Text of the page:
About the Photographer:

I got hooked on photography in high school when a friend bought a Pentax SLR. It's been my hobby ever since.

Photos as art was not what first attracted me. I've always loved equipment and machines so the technology of photography had an instant appeal. But it seemed I had an eye for light and composition, and after ruining a lot of film it began to come together. It became easier to intentionaly produce a desired photo and less a fortunate accident.

My first camera was a Nikon SLR called a Nikkormat. Later I added a super-cheap 400mm Soligor telephoto lens and a set a close-up rings. That lens was truly horrible and so were most of my first pictures. A few years later I added a Nikon FM and a 28mm and 135mm Nikon lens to the collection and ditched the Soligor. I still own those cameras and many of the photos on this site were taken with them, though these days I use a Nikon D70. Slides and negatives are scanned on a Minolta Scan Dual III.

Most of my photos are landscapes and closeups, and yes, I should be using a view camera but the portability of a 35mm SLR can't be beat. Since this is a hobby, my job and the usual things that keep you busy prevent me from devoting much time to planned photo excursions. And I don't take my camera everywhere I go, having ruined a lens by leaving it in a hot car. There are many times I drive by a gorgeous photo opportunity, and wish I had my camera. Prime photo time for me is on vacations, walking around our garden and the occasional free hours for a stroll.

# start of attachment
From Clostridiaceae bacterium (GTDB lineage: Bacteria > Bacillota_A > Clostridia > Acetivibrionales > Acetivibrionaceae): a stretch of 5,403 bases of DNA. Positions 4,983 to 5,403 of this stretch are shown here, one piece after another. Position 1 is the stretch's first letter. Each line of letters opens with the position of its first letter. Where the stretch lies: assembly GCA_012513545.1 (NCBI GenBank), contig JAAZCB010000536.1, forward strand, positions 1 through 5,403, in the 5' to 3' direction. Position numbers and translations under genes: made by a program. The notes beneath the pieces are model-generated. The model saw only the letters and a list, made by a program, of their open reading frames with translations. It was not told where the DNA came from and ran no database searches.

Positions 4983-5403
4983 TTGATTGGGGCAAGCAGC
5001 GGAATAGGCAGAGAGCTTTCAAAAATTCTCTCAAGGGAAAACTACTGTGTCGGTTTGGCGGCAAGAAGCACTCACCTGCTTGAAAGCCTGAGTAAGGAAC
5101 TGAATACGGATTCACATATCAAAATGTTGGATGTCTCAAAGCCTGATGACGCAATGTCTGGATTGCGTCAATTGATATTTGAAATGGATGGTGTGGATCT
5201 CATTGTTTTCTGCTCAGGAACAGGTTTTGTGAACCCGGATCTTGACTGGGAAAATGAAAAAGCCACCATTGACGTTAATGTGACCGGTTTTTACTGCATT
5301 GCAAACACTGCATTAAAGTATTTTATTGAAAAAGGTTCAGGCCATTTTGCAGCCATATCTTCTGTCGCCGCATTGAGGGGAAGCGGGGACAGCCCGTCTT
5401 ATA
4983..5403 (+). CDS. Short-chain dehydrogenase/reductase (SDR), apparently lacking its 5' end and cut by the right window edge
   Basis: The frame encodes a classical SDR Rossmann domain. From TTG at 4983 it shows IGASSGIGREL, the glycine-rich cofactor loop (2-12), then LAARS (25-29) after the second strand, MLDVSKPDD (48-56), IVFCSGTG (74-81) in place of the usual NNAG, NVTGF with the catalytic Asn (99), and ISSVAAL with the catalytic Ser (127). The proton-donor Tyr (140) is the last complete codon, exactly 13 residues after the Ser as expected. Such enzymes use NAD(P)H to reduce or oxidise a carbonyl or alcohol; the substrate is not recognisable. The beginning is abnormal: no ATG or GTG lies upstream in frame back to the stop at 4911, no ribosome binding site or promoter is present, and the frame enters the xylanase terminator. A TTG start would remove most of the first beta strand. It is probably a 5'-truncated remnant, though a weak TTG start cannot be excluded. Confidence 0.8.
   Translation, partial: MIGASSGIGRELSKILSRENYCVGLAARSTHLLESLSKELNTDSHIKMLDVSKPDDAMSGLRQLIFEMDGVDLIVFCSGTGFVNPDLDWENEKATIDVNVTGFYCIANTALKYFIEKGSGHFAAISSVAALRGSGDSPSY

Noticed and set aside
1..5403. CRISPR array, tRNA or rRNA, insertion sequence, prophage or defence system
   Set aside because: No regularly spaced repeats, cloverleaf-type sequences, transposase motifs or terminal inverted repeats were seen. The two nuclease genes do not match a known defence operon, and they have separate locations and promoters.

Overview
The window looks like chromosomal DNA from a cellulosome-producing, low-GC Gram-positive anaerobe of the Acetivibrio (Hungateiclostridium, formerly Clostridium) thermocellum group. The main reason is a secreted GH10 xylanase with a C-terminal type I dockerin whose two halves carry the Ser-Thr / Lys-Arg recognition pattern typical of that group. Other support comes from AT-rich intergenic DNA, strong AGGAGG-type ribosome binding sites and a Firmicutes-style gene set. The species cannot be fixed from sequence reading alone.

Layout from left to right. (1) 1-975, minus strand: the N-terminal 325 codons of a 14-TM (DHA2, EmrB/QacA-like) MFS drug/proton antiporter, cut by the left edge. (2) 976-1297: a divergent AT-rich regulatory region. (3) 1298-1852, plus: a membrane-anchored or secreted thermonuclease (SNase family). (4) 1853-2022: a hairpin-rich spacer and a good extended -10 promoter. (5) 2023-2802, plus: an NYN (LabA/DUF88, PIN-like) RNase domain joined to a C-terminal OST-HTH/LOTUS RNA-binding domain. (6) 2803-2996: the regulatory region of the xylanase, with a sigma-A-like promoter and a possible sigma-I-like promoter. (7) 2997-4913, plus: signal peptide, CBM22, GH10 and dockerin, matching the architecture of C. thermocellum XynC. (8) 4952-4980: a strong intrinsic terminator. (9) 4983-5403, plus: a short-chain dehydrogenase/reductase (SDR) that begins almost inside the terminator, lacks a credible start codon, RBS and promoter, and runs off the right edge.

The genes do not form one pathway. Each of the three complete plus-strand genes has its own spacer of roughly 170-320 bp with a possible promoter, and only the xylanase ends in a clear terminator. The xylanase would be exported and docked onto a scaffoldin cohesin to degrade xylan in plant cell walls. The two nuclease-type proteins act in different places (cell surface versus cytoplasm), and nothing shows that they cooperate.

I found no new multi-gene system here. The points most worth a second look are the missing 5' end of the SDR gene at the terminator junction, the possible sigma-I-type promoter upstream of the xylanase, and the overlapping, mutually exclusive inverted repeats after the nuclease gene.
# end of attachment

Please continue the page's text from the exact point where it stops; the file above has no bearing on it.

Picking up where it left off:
Until recently I never did photos with artificial lighting, but now I'm teaching myself to photograph pottery. I invite you to visit my wife's website, Expressions in Clay. Pottery photos can be surprisingly difficult, especially with very limited, budget equipment. Now I'm looking for some good lighting books, so recommendations are welcome.

Lake of the Clouds, Michigan